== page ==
Tables for
Volume F
Crystallography of biological macromolecules
Edited by E. Arnold, D. M. Himmel and M. G. Rossmann

International Tables for Crystallography (2012). Vol. F, ch. 4.3, p. 134   | 1 | 2 |

Section 4.3.8. Stabilization of protein targets

Z. S. Derewendaa*

aDepartment of Molecular Physiology and Biological Physics, University of Virginia School of Medicine, Charlottesville, VA 22908–0736, USA
Correspondence e-mail:

4.3.8. Stabilization of protein targets

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There is currently no clear consensus regarding a possible correlation between the thermostability of a protein and its propensity to form crystals. It is often assumed on the basis of somewhat anecdotal evidence that thermostable proteins are more readily crystallizable and therefore if a specific target protein is recalcitrant to crystallization then a homologue from a thermophilic organism should instead be used. In some cases, low thermostability may correlate with the presence of unstructured loops or termini and consequently the construct-optimization strategies, as described above, are likely to yield a more crystallizable variant with a concomitantly increased stability. For example, a study of MAPKAP kinase 2 showed that truncated variants with increased thermal stability also showed higher crystallization propensity (Malawski et al., 2006[link]). However, it is uncertain whether the relationship is causal or serendipitous. A recent analysis of large-scale data from a structural genomics project showed that when partly or fully unfolded proteins and hyperstable proteins (with melting temperatures Tm of greater than 90 °C) are excluded from comparisons, thermostability per se does not correlate with propensity for crystallization (Price et al., 2009[link]). Consequently, it appears that in a general case of a well behaving protein, attempts to increase thermostability by site-directed mutagenesis may not necessarily yield variants with enhanced crystallization properties, although when the prospective crystallization target is inherently unstable, engineering more stable variants may be helpful. In fact, this strategy has been successfully used for membrane proteins, which are often unstable in detergent environments. The first structure of a recombinant G-protein-coupled receptor (GPCR), i.e. bovine rhodopsin in complex with 11-cis retinal, was obtained using a thermostable variant with an engineered disulfide bond (Standfuss et al., 2007[link]). In the more recent case of the turkey adrenergic β2 receptor, 318 variants were screened and six mutations were identified that increased thermostability. A variant containing all six mutations had an apparent Tm that was 21 °C higher than that of the native protein in dodecyl­maltoside (DDM), was more stable in short-chain detergents and was successfully crystallized (Warne et al., 2008[link], 2009[link]). The effort required for such vast screening is substantial, but it appears that within protein families (such as GPCRs) the pattern of mutations enhancing thermostability is preserved, thus making it possible to transfer the mutations from one family member to another (Serrano-Vega & Tate, 2009[link]).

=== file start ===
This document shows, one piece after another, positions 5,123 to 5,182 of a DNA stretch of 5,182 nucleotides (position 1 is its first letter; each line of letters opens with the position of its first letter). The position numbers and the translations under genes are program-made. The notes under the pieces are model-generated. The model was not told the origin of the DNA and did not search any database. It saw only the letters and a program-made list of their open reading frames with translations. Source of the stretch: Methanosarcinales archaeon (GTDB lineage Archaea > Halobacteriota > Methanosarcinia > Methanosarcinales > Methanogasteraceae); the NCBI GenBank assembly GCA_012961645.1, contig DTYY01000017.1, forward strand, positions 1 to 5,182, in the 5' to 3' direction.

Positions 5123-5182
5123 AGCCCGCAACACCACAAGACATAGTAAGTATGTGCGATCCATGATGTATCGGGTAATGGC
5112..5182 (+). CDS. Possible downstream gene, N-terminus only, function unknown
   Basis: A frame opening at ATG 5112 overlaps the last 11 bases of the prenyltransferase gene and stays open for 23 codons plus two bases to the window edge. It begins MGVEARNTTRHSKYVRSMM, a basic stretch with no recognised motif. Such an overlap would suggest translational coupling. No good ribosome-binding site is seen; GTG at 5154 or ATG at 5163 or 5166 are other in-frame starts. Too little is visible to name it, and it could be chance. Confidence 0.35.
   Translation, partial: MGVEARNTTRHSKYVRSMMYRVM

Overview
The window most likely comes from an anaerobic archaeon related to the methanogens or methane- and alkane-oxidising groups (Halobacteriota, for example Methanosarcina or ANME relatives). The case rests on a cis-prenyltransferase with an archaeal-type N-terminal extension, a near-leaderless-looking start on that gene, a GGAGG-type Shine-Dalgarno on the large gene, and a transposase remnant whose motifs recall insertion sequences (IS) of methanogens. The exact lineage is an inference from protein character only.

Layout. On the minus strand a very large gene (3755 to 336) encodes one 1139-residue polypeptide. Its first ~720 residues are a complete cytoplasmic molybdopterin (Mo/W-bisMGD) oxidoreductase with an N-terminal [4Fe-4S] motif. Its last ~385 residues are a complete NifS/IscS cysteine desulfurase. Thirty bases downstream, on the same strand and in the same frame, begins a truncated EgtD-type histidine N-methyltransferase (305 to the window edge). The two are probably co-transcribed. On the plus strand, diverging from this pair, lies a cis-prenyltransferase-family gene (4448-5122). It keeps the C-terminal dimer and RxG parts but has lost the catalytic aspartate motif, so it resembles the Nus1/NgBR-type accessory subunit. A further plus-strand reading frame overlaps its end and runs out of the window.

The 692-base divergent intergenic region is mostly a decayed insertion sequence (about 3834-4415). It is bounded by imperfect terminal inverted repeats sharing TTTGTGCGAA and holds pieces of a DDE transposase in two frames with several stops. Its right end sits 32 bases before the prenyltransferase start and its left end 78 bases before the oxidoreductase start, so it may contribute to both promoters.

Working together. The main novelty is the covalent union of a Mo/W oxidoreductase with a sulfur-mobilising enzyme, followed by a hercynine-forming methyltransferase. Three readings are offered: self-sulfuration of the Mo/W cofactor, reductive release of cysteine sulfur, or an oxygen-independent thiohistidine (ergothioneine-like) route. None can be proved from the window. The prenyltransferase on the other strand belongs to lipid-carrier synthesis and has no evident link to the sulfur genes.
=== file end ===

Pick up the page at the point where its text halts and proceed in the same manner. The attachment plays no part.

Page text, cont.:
Finally, it should be noted that protein thermostability is strongly dependent on solution parameters such as the ionic strength. In the case of ribonuclease SA, the melting temp­erature (Tm) increased from ∼40 to ∼60 °C on transfer from pure 50 mM diglycine buffer to 0.9 M ammonium sulfate (Trevino et al., 2007[link]). Similarly, binding small molecules, either physiological or non­physiological ligands, typically promote stability (Matulis et al., 2005[link]). High-throughput screening methods have been developed to aid in screening for conditions and ligands that enhance stability (Vedadi et al., 2006[link]; Mezzasalma et al., 2007[link]) and in a general case this strategy appears to hold better promise than attempts to engineer higher stability through mutagenesis.


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Warne, T., Serrano-Vega, M. J., Baker, J. G., Moukhametzianov, R., Edwards, P. C., Henderson, R., Leslie, A. G., Tate, C. G. & Schertler, G. F. (2008). Structure of a beta1-adrenergic G-protein-coupled receptor. Nature (London), 454, 486–491.
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